# Understanding the data splitting functions in scikit-learn

Sep 3, 2018 · 3 min read

In this post, I am going to walk you through a simple exercise to understand two common ways of splitting the data into the training set and the test set in scikit-learn. The Jupyter Notebook is available here.

Let’s get started and create a Python list of numbers from 0 to 9 using range():

`X =  list(range(10))print (X)[0, 1, 2, 3, 4, 5, 6, 7, 8, 9]`

Then, we create another list which contains the square values of numbers in X using list comprehension:

`y = [x*x for x in X]print (y)[0, 1, 4, 9, 16, 25, 36, 49, 64, 81]`

Next, we will import model_selection from scikit-learn, and use the function train_test_split( ) to split our data into two sets:

`import sklearn.model_selection as model_selectionX_train, X_test, y_train, y_test = model_selection.train_test_split(X, y, train_size=0.75,test_size=0.25, random_state=101)print ("X_train: ", X_train)print ("y_train: ", y_train)print(“X_test: ", X_test)print ("y_test: ", y_test)X_train:  [4, 9, 3, 5, 7, 6, 1]y_train:  [16, 81, 9, 25, 49, 36, 1]X_test:  [8, 2, 0]y_test:  [64, 4, 0]`

By specifying the train_size as 0.75, we aim to put 75% of the data into our training set, and the rest of the data into the test set. Because we only have ten data points, the program automatically rounded the ratio to 7:3. It’s okay to omit the test_size parameter, if you already got the train_size specified, and you don’t mind the annoying warning message :)

Another observation is that the numbers in the lists after splitting do not follow the same ascending order as before. In another word, by default, the program ignores the original order of data. It randomly picks data to form the training and test set, which is usually a desirable feature in real-world applications to avoid possible artifacts existing in the data preparation process. To disable this feature, simply set the shuffle parameter as False (default = True).

You’ve probably seen people using cross_validation.train_test_split( ) for smiliar tasks. In fact, it’s just an old way of doing the same thing. Do the following

`import sklearn.cross_validation as cross_validationX_train, X_test, y_train, y_test = cross_validation.train_test_split(X, y, train_size=0.75, random_state=101)`

will generate exactly the same outputs as above, given that we assigned the same number to Random_state. If you want your results to be stochastic each time, simply leave it as the default value “None”.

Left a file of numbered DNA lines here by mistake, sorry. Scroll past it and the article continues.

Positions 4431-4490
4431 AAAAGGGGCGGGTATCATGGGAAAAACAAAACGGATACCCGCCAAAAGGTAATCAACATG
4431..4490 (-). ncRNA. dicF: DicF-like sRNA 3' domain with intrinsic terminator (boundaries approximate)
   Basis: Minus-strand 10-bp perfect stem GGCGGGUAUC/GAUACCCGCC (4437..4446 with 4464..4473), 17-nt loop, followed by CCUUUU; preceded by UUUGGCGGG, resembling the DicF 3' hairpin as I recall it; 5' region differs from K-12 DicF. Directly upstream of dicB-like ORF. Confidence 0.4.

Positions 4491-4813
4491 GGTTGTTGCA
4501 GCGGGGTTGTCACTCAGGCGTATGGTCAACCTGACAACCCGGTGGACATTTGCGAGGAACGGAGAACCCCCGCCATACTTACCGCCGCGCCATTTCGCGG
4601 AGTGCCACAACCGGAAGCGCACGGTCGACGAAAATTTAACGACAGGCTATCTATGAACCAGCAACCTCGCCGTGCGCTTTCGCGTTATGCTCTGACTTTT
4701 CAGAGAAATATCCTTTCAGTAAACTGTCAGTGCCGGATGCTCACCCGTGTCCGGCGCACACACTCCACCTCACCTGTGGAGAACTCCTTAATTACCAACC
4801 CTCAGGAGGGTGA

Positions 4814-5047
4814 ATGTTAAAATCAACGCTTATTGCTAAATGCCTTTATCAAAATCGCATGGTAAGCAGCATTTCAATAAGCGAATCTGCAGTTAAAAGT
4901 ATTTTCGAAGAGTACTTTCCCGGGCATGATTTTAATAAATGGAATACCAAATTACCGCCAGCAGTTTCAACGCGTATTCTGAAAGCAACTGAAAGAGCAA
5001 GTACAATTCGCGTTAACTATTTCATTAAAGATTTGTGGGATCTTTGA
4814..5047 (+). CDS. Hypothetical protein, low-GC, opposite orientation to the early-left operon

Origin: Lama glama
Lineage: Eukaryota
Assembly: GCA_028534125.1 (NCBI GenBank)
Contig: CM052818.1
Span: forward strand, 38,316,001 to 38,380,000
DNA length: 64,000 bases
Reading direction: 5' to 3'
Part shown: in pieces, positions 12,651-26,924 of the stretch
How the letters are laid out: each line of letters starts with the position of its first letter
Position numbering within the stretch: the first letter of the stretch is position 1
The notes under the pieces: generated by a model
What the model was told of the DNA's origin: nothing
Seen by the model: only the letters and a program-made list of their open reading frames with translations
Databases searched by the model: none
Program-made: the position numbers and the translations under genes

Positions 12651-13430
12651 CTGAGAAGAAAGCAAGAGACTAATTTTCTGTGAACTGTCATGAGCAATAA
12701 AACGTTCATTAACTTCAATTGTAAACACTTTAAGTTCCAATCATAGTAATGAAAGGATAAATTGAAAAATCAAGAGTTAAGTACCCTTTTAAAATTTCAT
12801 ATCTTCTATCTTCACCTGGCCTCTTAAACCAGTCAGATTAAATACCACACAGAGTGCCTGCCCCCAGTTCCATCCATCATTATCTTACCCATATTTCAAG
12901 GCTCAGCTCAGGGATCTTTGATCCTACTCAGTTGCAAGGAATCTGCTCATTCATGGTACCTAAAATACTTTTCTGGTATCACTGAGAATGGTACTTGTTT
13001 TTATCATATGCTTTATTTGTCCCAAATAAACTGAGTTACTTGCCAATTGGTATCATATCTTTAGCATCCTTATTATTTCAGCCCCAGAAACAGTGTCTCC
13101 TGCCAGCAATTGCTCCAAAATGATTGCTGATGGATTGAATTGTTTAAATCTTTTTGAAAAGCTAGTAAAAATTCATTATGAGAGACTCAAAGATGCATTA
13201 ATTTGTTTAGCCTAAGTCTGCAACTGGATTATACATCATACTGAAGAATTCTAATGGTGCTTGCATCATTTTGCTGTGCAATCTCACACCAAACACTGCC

I assume that you are already familiar with the concept of cross validation. In scikit-learn, you can use the KFold( ) function to split your dataset into n consecutive folds.

`from sklearn.model_selection import KFoldimport numpy as npkf = KFold(n_splits=5)X = np.array(X)y = np.array(y)for train_index, test_index in kf.split(X):    X_train, X_test = X[train_index], X[test_index]    y_train, y_test = y[train_index], y[test_index]    print(“X_test: ", X_test)X_test: [0 1]X_test: [2 3]X_test: [4 5]X_test: [6 7]X_test: [8 9]`

By specifying the n_splits parameter as 5, both of the X and y sets were divided into five folds (the y sets now shown here). You probably noticed that, this time, the program always picked two neighboring numbers from the original data sets, which means the data points were not shuffled (Why is the default setting of the shuffle parameter here different from that in train_test_split ?) Nevertheless, use

kf = KFold(n_splits=5, shuffle=True)

will give you the same mixing effect for the original data sets as what we’ve seen before.

In addition, scikit-learn provides useful built-in functions to calculate the error metrics of multiple folds of test sets to evaluate machine learning models. For example,

model_selection.cross_val_score(model, X, y, cv=kf, scoring=‘neg_mean_absolute_error’)

will report one score of mean absolute error.

Feel free to create your own jupyter Notebook and play around with those functions! Have fun!

Written by

## Julie Yin

#### Computational Scientist, Ph.D.

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